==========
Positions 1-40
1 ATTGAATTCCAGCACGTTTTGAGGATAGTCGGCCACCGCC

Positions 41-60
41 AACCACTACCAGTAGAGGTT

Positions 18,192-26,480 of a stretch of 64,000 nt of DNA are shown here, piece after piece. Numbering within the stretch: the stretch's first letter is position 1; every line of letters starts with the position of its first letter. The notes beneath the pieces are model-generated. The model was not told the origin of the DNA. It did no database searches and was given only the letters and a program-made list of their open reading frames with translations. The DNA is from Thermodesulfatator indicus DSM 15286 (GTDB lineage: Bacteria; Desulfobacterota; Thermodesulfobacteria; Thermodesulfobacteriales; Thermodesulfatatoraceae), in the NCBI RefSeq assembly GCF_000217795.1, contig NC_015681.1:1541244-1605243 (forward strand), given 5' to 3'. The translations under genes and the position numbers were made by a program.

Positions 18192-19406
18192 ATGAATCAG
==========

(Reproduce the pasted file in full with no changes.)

Positions 1-40
1 ATTGAATTCCAGCACGTTTTGAGGATAGTCGGCCACCGCC

Positions 41-60
41 AACCACTACCAGTAGAGGTT

Positions 18,192-26,480 of a stretch of 64,000 nt of DNA are shown here, piece after piece. Numbering within the stretch: the stretch's first letter is position 1; every line of letters starts with the position of its first letter. The notes beneath the pieces are model-generated. The model was not told the origin of the DNA. It did no database searches and was given only the letters and a program-made list of their open reading frames with translations. The DNA is from Thermodesulfatator indicus DSM 15286 (GTDB lineage: Bacteria; Desulfobacterota; Thermodesulfobacteria; Thermodesulfobacteriales; Thermodesulfatatoraceae), in the NCBI RefSeq assembly GCF_000217795.1, contig NC_015681.1:1541244-1605243 (forward strand), given 5' to 3'. The translations under genes and the position numbers were made by a program.

Positions 18192-19406
18192 ATGAATCAG